The Decision to Downsize
The most common time for homeowners to step down to a smaller house happens when the kids move out and the parents, now empty nesters, find that the large family home is too much to maintain. When this happens, downsizing becomes an attractive solution. You don’t have to be an empty nester to reduce your real estate footprint. Downsizing at any time of life can be beneficial for your lifestyle and your bank account, but the move comes with several pros and cons that are rarely mentioned.
Liquidating Belongings Can Be Tiring
Going from a 3-bedroom, 2,600-square-foot family house to a 1-bedroom, 900-square foot patio home means you’ll need to purge a lot of your stuff including personal belongings, but selling or giving away individual items can be exhausting. If you need to eliminate many possessions, consider hiring an auction company that will sell them all at once, either on-site or online. Alternately, you can hold a garage sale and then donate what doesn’t sell to a non-profit reseller, such as the Salvation Army, and receive an income tax deduction for the value of the items.
Smaller Carbon Footprint
Large homes take a lot of energy to heat and cool, so downsizing should result in a drop in your monthly utility bills right off the bat. Be aware, however, that using less energy isn’t just about the square footage of the home, it’s also about making sure your new home has insulated windows, energy-efficient appliances, no drafts, and adequate insulation in the walls and the attic.
Related: 12 Ways to Put Your Home on an Energy Diet
Entertaining Options Are Reduced
If your existing house is the top spot for holiday meals and celebrations, you may miss the ability to entertain after you downsize. A smaller home or apartment often doesn’t come with a family room or a living room large enough for entertaining guests. If hosting large groups of family or friends is important to you, consider moving into a home with outdoor entertaining possibilities, such a patio, deck, or a fire pit. Alternately, resign yourself to hosting smaller groups of people in your new home.
If you’re used to a home with a large open floor plan, you may feel cramped in a smaller house. To avoid the feeling of being crowded in your new home, look for a house (or apartment) that has an abundance of windows and high ceilings, both of which will go a long way toward making the rooms feel more spacious. In addition, opt for furniture that features built-in storage, such as a coffee table that opens to hold magazines and throws.
Related: 10 Ways to Live Large in a (Very) Small Space
Without a large pantry that holds a plethora of baking ingredients, canned goods, and staples, you may need to go to the market more often to buy food. You may also find it necessary to resist impulse buying because you simply won’t have room for that pretty vase or lamp.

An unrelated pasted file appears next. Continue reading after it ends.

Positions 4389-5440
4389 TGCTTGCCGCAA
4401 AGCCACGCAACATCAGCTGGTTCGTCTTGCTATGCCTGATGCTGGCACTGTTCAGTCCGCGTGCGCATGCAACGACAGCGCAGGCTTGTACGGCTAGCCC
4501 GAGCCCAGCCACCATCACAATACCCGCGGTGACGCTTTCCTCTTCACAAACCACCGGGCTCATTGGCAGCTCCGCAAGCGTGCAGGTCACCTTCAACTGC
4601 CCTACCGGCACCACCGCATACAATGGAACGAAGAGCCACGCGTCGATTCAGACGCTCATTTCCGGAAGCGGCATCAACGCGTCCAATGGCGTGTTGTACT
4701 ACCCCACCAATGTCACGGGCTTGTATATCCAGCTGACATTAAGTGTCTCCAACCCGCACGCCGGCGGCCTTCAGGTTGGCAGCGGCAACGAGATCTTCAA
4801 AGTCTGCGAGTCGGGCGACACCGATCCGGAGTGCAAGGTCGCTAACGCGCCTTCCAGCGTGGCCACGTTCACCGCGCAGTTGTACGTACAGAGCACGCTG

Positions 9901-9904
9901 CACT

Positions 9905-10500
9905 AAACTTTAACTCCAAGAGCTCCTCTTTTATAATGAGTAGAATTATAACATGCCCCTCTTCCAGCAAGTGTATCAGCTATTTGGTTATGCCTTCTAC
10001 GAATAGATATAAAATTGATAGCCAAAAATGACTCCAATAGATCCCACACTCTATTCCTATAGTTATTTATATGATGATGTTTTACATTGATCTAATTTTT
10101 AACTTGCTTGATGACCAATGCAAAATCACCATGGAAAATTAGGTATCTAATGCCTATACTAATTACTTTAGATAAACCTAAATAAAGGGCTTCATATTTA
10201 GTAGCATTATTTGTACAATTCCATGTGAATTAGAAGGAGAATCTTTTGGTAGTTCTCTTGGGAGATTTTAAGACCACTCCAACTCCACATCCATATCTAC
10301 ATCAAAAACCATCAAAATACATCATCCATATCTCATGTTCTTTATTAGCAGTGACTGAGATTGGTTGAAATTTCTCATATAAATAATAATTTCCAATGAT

Collection Space is at a Premium
Some homeowners spend years filling the walls of a large house with family photos or compiling a library full of treasured books. Downsizing may make it necessary to give up these collections but the good news is that in the digital age, it’s possible to store photos in the Cloud or to a thumb drive so you can still enjoy them even if they aren’t adorning your walls. In addition, a tablet can store a lot of e-books that are available to read at the push of a button so you don’t have to give up all the things you treasure.
Your Style of Living Could Go Up
Downsizing doesn’t mean downgrading your lifestyle, in fact, since smaller homes are often more affordable overall, you can opt to buy or rent a trendy condo in an upscale neighborhood for less than what you’re shelling out now in monthly mortgage payments. Moving to a patio home in a retirement community might also mean you have access to a swimming pool, clubhouse, and dining facilities, all on the premises.
Related: 11 Ways to Elevate Your Boring Balcony
While many think of downsizing as a move that will save money—and it certainly might—it could come with some extra relocation costs you haven’t factored in, such as the need to invest in smaller furniture (that California King bed might not fit), storage unit fees (if you can’t part with your antique doll collection), and the fact that you may now have extra commuting expenses if you want to visit friends.
The Stress Effect
Anytime you leave one home for another, you’ll naturally feel at least some stress from packing, going through selling the existing home and buying a new one, but when you’re downsizing, the move could create even more stress if you’re not prepared for the emotional changes that come with leaving a large house that you might have felt afforded a measure of prestige for a smaller retirement home. Getting to know some of your new neighbors soon after you move in and making new friends may help you adapt to your new settings.
Greater Peace of Mind
When you shed that large home with all of its nooks, crannies, and extra toilets you no longer have to scrub, you might just find that you have more time to enjoy yourself. Downsizing for many means more time to read a favorite book, travel, or just sit and watch a glorious sunset because you don’t have a million things demanding your attention. At the end of the day, downsizing can be a step toward a more relaxed life once you settle in.
Related: 15 Tiny Beach Bungalows for Your Next Vacation
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